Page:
But such a basic application of AI-powered software for email validation already significantly improves our sentiment towards email deliverability and user experience with email clients, such as Gmail.
Filter by category
Gmail (as well as other providers) now takes on even more responsibility in managing our inboxes and even sorting our mail for us.
The algorithm still relies on the user to assign specific personalized labels and quite often mistakes important emails for “Everything else”, but 9 out of 10 times it gets it just right, saving us precious minutes in the day.
Google’s AI even takes a step further by automatically sorting your inbox into “Primary”, “Social”, and “Promotions” emails. It may not help email marketers maximize inbox delivery for their email campaigns, but it surely helps the end user!
You may not be impressed by Google’s Smart Compose if you spend several hours a week playing around Grammarly’s AI, but for the rest of us, it’s a pretty big deal!
The thing is not even about the microseconds won from pressing Tab over completing outgoing messages on your own. Instead, it’s about matching your tone of voice, suggesting the right polite sign-off, or reminding you that you might want to ask the recipient how their day is going before sharing your one-of-a-kind offer with them.
For email marketers
But what if you’re in marketing and need to talk to hundreds or thousands of people at the same time? Is AI still helpful?
Well, it’s getting there.
Optimized email send times
For now, you’re probably best familiar with optimized sending times and email scheduling as crucial elements of your email marketing strategy.
Basically, instead of guessing or googling “The best times to send my product newsletter”, you pass it on to AI that analyzes your open rates over time and establishes the perfect timing for the email to be deployed.
Simple yet highly effective.
Email product recommendations
We all know how product recommendations work, right? You went online doing competitor’s analysis, browsed some brands, a sneaky cookie or another bot recorded that information, and now you have competitors’ ads following your every click.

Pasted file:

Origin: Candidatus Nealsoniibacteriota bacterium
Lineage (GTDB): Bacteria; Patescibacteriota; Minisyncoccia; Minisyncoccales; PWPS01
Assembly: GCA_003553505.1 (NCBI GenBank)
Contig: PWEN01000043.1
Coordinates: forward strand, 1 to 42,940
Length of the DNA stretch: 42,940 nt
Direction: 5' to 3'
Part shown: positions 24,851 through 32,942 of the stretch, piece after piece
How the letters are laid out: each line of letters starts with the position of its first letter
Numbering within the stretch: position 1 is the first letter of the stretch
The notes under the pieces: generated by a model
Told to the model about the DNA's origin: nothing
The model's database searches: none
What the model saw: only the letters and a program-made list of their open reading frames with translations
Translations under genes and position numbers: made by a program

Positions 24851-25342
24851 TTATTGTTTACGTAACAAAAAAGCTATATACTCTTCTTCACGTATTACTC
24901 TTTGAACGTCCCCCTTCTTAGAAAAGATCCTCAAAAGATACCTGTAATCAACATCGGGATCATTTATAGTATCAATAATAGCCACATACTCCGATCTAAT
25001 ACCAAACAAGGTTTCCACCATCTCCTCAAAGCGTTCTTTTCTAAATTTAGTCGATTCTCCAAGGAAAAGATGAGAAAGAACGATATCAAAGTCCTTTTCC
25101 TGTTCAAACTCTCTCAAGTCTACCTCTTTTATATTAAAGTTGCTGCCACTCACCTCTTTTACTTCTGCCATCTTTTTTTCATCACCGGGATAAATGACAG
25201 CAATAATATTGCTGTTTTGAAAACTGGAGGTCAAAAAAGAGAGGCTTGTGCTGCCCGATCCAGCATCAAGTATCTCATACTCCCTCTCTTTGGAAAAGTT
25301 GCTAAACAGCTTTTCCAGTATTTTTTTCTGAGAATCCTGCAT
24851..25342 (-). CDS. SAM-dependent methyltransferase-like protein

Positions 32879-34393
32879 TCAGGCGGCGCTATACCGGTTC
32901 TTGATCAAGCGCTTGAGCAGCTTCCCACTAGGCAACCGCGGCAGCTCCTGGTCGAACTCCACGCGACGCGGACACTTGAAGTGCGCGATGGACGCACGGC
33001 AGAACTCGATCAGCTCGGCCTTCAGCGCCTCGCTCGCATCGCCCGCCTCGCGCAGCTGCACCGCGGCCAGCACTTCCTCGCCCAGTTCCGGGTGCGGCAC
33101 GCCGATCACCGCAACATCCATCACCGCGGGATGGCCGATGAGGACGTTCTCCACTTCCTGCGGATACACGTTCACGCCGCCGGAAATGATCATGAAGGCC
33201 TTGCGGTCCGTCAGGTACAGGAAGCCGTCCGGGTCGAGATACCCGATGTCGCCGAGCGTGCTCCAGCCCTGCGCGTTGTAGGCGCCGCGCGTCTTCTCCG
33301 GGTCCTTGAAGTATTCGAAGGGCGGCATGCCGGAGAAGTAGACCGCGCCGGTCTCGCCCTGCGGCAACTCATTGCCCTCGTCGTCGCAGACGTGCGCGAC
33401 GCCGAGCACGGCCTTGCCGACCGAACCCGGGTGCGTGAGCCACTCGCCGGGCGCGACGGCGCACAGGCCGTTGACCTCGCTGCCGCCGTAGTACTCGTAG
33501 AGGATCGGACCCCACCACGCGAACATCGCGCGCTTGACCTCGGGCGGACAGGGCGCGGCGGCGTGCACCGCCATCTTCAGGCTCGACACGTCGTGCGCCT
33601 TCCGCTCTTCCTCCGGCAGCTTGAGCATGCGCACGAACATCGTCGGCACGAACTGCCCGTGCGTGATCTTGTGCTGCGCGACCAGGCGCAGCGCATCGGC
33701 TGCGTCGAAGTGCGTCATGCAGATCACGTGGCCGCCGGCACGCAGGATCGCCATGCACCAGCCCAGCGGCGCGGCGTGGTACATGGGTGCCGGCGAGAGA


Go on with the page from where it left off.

With email, things are a bit different. Less invasive than digital ads or mobile push notifications, and harder to miss than a stealthy web push.
Here, a business will be only reaching out to those contacts who have already explicitly agreed to receive communications from them. Then, recommended products would be based on the learning model embedded in the website’s structure, thus dealing with invaluable zero-party data, not a third-party hand-off.
This way, embedding AI product recommendations into an email might be even more effective than simply showcasing it in the browser!
Subject line generation
Last but definitely not least, you can always use AI to help you write email subject lines. After all, what could be more beautiful than the possibility of passing on the responsibility of creating a converting subject line to a robot optimized for delivery?
No more writer’s block. No more hours spent trying to desperately choose between “🙌” and “⚡️” at the beginning of your statement. No more drama!
AI is already actively used by most email marketing platforms and you can even test it now with any paid GetResponse plan – how cool is that?
How to use AI for crafting better emails
And it only gets cooler from here! Here are 5 new, better ways for you to implement AI into your email marketing strategy today and 5 awesome AI tools that will make it a breeze.
AI for email writing
It’s not a big secret that artificial intelligence is becoming more and more helpful when it comes to copywriting in email marketing. And it goes way beyond its ability to write catchy subject lines!
When it comes to email copywriting, AI can help you with:
- Overcoming writer’s block
- Producing high-quality summaries of the long-form content
- Tying your newsletter together with an umbrella topic
- Creating catchy subject lines, preview messages, and CTAs
- Proofreading the copy you’ve written
- Converting blog posts into newsletter sections
Highlighted tool: copy.ai